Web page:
What complicates the issue further is that these comments of questionable seriousness are sometimes backed up by the actors (such as Laura Bailey, Marisha Ray, and Sam Riegel) posting on Twitter saying that their characters are, indeed, not straight, although it’s once again difficult to say in some cases whether they’re being serious or not. It also feels reminiscent of the way some authors talk about including LGBTQ+ characters in their works without actually showing them to be queer within canon (for example, the gay Dumbledore reveal by J.K. Rowling). Given that Vox Machina’s story is still underway, I’m willing to give the actors the benefit of the doubt and hope that we’ll see their characters explore their sexuality in a more serious manner in the future.

Vax breaking up with Gilmore (gif by jmonsaord)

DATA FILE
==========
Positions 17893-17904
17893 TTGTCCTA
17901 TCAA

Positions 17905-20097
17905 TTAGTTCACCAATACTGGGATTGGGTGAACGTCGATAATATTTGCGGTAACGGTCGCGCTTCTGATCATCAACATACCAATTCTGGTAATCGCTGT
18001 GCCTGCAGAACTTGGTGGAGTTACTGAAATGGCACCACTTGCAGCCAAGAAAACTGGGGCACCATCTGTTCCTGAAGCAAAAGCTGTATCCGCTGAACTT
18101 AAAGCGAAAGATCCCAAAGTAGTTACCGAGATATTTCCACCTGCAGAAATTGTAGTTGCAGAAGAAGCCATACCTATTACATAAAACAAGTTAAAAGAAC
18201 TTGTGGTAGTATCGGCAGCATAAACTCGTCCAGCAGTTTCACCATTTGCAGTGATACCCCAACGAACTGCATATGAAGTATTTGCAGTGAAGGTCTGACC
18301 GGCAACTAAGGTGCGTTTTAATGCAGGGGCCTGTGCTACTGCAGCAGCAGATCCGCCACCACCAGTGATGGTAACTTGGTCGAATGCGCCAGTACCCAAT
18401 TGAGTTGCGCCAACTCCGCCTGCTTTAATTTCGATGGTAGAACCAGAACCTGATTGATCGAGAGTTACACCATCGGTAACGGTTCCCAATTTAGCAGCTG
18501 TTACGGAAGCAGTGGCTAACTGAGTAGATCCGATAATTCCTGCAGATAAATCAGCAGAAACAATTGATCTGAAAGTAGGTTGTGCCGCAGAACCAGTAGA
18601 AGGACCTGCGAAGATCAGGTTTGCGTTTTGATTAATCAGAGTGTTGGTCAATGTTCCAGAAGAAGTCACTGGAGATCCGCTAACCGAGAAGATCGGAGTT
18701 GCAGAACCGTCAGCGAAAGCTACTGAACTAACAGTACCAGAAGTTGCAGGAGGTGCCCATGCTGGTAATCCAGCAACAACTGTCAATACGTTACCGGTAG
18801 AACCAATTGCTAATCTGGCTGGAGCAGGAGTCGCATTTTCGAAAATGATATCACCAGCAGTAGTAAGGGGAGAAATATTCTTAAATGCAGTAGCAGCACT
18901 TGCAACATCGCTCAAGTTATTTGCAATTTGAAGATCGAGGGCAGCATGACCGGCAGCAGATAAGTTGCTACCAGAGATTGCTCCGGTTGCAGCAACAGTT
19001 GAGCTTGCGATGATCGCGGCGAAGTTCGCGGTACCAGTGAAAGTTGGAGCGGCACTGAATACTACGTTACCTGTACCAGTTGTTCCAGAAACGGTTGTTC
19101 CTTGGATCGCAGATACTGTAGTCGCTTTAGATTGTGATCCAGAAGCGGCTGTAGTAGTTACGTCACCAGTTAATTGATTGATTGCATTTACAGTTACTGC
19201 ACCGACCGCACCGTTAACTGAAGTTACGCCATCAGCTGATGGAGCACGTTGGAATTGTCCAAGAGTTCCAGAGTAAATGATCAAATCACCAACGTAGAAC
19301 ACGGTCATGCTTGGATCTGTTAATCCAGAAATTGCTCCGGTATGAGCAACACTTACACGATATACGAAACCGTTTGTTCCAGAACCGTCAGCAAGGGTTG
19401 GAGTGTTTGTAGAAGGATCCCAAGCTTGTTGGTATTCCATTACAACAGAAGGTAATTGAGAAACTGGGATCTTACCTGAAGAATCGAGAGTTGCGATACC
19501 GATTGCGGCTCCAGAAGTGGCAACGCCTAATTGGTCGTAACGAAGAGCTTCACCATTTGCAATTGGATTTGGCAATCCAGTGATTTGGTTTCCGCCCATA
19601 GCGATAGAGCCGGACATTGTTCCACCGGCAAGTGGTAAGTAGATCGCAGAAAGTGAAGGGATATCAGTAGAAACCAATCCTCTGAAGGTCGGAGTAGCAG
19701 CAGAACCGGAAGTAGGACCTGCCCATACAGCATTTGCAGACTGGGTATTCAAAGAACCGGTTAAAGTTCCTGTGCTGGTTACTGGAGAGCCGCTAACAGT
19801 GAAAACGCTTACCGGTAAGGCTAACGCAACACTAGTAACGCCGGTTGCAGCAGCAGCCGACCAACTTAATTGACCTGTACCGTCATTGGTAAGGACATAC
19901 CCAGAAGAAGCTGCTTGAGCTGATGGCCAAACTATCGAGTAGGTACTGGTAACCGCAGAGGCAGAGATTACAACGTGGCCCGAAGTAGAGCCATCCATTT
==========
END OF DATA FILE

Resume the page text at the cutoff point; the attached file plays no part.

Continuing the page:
The only player character who has been shown to be LGBTQ+ (bisexual to be precise) in more than a throwaway comment is Vax. He and the NPC Shaun Gilmore developed a flirtatious and intimate friendship before Critical Role began airing. This relationship teetered on the brink of becoming romantic for a while and it was made clear by his actions that Gilmore is quite in love with Vax. On his part, Vax also cares about Gilmore, but in the end he confessed that he is, in fact, in love with his party member Keyleth, putting a stop to the possibility of a romantic relationship with Gilmore. Despite the fact that their romantic relationship never became official and left my beloved Gilmore broken-hearted, I quite enjoyed this storyline. It’s different from most stories wherein a character suddenly develops feelings/attraction towards a person of the same gender. There’s very little angst and both men are quite aware of what’s happening between them both from each other’s actions and actual conversations. Vax and Gilmore have several frank and honest conversations about their feelings and even though they were never in an official relationship, they don’t act as though it makes their respective feelings any less serious.